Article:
The German market is obviously different from other major economic markets globally, but how exactly?
The German identity is largely tied, production-wise, to engineering. The DACH market is very tangible. German buyers and potential German-speaking partners want tangible outputs (and inputs). They want to be able to measure different things, notably your quality standards.
This is a tough transition for American companies sometimes. In America, the business focus is often on “fast.” It’s a quarter-focused system and there’s a big “culture of busy” in American business. There’s a lot of now now now and urgency.
The concept of “fast” matters in the DACH market, but it matters less than stability and being robust. You need to have a good product and good control of your metrics and quality standards. There needs to be robust reporting and transparency around what is being measured, what the inputs were, and how the process was ultimately determined.
The DACH market is much more about process control. Surprises are not good. Some American venture capital models can “play fast and loose” with money and approaches, and the German market doesn’t tolerate that. Punctuality is also crucial.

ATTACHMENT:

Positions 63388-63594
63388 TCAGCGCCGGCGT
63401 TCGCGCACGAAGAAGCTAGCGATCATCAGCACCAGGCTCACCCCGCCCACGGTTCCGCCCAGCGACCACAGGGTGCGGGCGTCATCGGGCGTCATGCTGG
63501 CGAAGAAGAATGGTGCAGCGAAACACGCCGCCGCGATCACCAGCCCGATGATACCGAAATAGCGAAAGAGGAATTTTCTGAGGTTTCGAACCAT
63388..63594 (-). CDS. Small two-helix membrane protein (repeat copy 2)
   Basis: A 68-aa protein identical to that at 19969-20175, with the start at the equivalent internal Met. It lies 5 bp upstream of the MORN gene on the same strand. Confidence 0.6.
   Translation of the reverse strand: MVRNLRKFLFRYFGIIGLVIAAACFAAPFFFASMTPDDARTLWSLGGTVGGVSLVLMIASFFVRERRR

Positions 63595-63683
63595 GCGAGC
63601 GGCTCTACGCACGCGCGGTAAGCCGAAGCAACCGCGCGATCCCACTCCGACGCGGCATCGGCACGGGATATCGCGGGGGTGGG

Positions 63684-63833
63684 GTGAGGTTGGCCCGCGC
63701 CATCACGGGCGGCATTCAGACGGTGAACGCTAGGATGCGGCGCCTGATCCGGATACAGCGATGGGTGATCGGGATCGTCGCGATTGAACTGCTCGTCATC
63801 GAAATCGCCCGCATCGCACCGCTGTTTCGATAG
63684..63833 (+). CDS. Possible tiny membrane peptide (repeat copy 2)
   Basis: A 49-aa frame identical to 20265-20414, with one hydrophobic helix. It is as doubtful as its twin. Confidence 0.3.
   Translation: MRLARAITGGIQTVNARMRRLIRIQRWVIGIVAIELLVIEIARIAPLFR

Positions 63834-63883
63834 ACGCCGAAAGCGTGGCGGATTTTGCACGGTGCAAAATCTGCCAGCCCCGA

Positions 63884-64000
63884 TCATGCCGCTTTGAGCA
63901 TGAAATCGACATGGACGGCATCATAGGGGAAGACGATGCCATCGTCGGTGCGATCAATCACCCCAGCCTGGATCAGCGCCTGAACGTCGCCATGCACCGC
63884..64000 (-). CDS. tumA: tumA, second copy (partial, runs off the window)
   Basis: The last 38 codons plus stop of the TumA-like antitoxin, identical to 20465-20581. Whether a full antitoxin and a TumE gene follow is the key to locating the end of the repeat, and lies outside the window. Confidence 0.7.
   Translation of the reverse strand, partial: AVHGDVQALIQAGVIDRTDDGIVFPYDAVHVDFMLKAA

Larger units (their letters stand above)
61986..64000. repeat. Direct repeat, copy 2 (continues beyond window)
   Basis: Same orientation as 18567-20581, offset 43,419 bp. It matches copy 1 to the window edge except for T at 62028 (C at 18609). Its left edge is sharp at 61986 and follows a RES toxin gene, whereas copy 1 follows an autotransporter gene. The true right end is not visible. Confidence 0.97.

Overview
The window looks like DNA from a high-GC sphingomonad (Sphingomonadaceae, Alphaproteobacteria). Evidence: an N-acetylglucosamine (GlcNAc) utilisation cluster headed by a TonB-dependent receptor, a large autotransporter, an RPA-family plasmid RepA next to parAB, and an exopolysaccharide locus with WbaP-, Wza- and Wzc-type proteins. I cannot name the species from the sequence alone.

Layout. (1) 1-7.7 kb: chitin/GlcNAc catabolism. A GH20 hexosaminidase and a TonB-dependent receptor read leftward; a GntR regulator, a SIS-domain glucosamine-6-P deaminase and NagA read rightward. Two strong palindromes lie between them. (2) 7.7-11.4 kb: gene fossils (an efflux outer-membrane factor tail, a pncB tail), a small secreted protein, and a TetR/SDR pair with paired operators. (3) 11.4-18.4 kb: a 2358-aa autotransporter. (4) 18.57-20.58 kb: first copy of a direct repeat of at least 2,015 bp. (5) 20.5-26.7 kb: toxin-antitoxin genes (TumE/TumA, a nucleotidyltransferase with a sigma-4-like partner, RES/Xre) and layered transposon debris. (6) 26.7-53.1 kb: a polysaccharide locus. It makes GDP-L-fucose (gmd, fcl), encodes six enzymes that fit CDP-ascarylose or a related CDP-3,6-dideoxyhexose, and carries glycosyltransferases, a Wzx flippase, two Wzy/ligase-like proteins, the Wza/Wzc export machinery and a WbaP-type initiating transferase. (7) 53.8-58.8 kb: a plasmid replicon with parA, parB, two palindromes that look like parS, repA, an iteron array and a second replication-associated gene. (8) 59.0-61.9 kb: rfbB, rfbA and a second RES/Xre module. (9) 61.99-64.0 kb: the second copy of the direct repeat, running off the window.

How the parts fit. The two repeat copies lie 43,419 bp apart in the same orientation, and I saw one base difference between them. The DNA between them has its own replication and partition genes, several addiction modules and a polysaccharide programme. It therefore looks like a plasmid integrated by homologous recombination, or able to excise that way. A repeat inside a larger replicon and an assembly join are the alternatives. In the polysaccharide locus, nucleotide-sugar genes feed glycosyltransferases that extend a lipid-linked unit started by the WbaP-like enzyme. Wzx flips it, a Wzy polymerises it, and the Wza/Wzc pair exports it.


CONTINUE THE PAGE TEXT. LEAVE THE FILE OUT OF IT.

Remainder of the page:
The sales cycle
As noted here, the German sales cycle can be about 2-3x longer than a standard American sales cycle. That’s bad news at one level. The good news is that customer loyalty, especially for quality, stable products as noted above, is often about 8-10x higher than American transactional business. In other words: It will take you longer to get the customer, but you’ll also keep them for significantly longer as well.
How we help
We offer outsourced sales services for German markets, and can even guide you to the top 300 performing companies in the DACH region. Basically, we help you sell more in German markets. A large part of that is making sure you’re culturally aware and have the right product-market fit.